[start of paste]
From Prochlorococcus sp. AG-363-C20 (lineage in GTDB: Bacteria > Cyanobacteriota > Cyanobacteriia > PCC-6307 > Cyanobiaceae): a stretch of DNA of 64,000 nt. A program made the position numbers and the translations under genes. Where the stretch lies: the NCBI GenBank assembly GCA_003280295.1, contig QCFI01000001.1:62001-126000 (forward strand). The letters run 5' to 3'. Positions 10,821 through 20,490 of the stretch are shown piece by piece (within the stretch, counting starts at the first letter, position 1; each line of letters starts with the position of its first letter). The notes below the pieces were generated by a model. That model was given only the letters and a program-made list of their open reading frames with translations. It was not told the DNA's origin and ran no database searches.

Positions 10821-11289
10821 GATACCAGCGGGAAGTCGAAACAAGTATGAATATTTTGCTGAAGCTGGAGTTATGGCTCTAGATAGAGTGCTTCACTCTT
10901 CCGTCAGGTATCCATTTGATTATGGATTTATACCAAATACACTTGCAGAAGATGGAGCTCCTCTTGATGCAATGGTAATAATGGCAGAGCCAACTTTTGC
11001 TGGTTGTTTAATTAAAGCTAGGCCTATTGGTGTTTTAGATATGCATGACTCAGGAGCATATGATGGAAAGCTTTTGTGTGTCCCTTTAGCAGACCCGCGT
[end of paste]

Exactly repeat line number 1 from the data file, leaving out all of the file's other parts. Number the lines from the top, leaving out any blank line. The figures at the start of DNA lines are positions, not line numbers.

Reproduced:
From Prochlorococcus sp. AG-363-C20 (lineage in GTDB: Bacteria > Cyanobacteriota > Cyanobacteriia > PCC-6307 > Cyanobiaceae): a stretch of DNA of 64,000 nt. A program made the position numbers and the translations under genes. Where the stretch lies: the NCBI GenBank assembly GCA_003280295.1, contig QCFI01000001.1:62001-126000 (forward strand). The letters run 5' to 3'. Positions 10,821 through 20,490 of the stretch are shown piece by piece (within the stretch, counting starts at the first letter, position 1; each line of letters starts with the position of its first letter). The notes below the pieces were generated by a model. That model was given only the letters and a program-made list of their open reading frames with translations. It was not told the DNA's origin and ran no database searches.